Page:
Monday, January 17, 2005

Self-Defense Forces Update:
Iraq and China

Iraqis Like the SDF

From the Japan Times:
Nearly 80 percent of residents polled in Iraq's Al-Muthanna Province have backed Japan's decision to extend by one year its humanitarian and reconstruction mission in the area, according to a local newspaper survey.

Update: This makes the GSDF deployment much more popular among the Iraqis being helped than it is among the Japanese people. Another set of elections are coming up in Japan on January 30, so I expect to hear more about evil American attacks on poor Iraqi grandmothers and children from the usual motley crew of Communists, Democratic Socialists, and Democrats (they have their own Democrat Party here, unrelated to the US Democrat Party).


Defense Agency Plans For Chinese Invasion

Again, from the Japan Times:

The Defense Agency has prepared a plan to defend the southern remote islands off Kyushu and Okinawa from possible invasion amid rising security concerns about China, according to documents obtained Saturday by Kyodo News.

The agency compiled the plan in November on the assumption of an invasion of the islands located within a 1,000-km zone between the southern end of Kyushu and Taiwan.

Thousands of islands are scattered in the area. The Senkaku Islands, claimed by both Japan and China, are among them.

The plan calls for a dispatch of 55,000 troops from the Ground Self-Defense Force as well as planes, warships and submarines from the main islands in the event the remote islands are attacked.


"China has been expanding its scope of activities as seen in the case of an incursion of Japanese territorial waters (by a Chinese nuclear submarine) in November. We need to monitor its moves," the official said.

Under the plan, patrol planes of the Maritime Self-Defense Force and the airborne warning and control system of the Air Self-Defense Force would collect information on the remote islands.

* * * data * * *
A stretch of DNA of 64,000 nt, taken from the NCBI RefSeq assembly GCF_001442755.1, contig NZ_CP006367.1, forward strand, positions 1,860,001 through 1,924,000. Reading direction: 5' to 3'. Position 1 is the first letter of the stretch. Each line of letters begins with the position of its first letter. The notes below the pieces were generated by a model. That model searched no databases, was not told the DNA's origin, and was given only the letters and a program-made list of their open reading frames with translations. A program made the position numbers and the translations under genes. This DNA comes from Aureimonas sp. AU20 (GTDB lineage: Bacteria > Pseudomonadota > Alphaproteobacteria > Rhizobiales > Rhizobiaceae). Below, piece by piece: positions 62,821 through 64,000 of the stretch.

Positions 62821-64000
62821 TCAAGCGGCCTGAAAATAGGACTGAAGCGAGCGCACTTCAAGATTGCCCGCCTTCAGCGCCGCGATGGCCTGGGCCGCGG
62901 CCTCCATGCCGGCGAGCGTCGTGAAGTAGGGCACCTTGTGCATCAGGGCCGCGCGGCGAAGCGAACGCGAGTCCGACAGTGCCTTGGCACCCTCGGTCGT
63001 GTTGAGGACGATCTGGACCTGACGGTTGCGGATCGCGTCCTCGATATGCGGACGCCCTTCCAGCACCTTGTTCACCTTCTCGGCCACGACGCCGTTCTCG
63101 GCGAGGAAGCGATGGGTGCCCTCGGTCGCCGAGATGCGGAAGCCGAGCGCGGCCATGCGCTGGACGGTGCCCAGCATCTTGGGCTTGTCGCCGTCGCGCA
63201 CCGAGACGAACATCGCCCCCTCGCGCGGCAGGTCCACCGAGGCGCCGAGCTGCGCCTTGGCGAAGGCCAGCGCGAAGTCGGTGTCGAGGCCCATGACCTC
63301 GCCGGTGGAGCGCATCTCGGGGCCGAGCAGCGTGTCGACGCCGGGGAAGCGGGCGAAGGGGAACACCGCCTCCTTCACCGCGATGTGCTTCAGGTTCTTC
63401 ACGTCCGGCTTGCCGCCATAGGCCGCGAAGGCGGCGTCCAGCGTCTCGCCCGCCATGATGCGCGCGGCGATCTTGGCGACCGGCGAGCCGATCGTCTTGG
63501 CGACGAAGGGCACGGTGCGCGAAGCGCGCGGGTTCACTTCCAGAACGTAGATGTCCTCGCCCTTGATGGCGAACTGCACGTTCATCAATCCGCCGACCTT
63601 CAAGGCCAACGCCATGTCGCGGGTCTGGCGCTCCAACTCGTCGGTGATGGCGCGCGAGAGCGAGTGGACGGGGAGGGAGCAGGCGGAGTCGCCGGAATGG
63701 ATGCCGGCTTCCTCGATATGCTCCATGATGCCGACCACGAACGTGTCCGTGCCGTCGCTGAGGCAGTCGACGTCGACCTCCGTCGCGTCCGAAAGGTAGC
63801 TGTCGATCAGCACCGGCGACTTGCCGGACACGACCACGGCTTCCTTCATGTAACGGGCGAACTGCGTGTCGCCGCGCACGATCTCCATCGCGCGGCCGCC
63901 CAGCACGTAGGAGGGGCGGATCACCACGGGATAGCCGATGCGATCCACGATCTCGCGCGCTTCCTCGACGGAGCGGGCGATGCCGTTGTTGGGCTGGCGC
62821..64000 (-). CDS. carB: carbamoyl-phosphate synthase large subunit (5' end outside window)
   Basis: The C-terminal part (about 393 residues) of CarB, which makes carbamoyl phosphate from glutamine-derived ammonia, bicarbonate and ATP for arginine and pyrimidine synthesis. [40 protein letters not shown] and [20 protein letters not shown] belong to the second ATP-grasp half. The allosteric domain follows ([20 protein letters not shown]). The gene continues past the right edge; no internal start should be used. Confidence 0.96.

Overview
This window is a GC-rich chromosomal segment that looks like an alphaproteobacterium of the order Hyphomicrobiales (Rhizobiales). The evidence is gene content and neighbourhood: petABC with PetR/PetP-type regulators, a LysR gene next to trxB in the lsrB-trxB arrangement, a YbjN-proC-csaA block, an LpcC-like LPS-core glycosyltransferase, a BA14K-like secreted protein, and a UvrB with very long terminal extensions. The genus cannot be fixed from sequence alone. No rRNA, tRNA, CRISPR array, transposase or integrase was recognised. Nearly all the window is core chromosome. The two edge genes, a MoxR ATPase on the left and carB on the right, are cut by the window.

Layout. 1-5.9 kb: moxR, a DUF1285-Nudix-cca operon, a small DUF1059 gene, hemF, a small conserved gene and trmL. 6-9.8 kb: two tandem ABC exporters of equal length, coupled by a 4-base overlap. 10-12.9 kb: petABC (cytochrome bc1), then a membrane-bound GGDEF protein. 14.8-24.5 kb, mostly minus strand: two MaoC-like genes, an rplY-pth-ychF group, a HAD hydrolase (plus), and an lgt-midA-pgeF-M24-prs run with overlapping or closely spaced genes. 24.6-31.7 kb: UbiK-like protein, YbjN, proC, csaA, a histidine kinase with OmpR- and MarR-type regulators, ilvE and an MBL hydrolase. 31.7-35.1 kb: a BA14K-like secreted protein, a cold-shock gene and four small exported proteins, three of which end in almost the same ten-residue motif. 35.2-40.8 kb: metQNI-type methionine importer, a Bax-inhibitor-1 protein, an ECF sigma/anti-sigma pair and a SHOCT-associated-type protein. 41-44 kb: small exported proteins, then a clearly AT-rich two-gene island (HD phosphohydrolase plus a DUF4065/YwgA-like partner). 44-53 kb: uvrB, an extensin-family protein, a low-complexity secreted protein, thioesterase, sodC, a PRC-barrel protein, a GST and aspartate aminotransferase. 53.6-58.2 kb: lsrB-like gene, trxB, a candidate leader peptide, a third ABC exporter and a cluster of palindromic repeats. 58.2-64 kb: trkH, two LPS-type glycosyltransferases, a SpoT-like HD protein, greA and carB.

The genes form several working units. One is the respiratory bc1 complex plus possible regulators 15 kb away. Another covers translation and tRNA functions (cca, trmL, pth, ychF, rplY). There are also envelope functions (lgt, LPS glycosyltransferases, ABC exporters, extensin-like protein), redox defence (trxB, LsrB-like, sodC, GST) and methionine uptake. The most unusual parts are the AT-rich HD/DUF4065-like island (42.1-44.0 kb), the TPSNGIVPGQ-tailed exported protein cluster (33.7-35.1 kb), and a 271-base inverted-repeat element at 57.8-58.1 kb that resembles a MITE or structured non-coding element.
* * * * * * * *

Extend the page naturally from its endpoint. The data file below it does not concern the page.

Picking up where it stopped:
Fighters, submarines and destroyers dispatched from the Kyushu and Chugoku regions would be divided into two groups to prevent aggressors from landing on the islands or block their supply routes.


The GSDF [Ground Self-Defense Forces] would mobilize its Western Army Infantry Regiment based in Nagasaki Prefecture, which consists of specially trained soldiers in charge of defending remote islands, and members of a planned rapid deployment force. They would descend onto the islands from the air.

I have a hard time seeing the Japanese retaking an island from the Chinese if the Chinese have decided to stay. Of course, it is possible the Japanese plan relies on unstated support from the US 7th Fleet, which considerably changes the odds.

According to Global Security, the Chinese navy possibly has nine destroyer flotillas, seven submarine flotillas, and five amphibious flotillas with two marine brigades. The Japanese Maritime SDF has about nine destroyer flotillas and two submarine flotillas, though I have no idea how Japanese flotillas and Chinese flotillas compare,

The Japanese MSDF are also primarily trained and equipped for defense; most of their fleet and aircraft are designed to hunt subs and interdict aircraft, not perform assaults. They don't have aircraft carriers, so their ability to project sea power is limited. However, the change in plans at the Defense Agency may very well herald a change in force structure.

(Of course, the MSDF seems to be very well designed to gather naval intelligence for the US 7th Fleet ... )

No comments: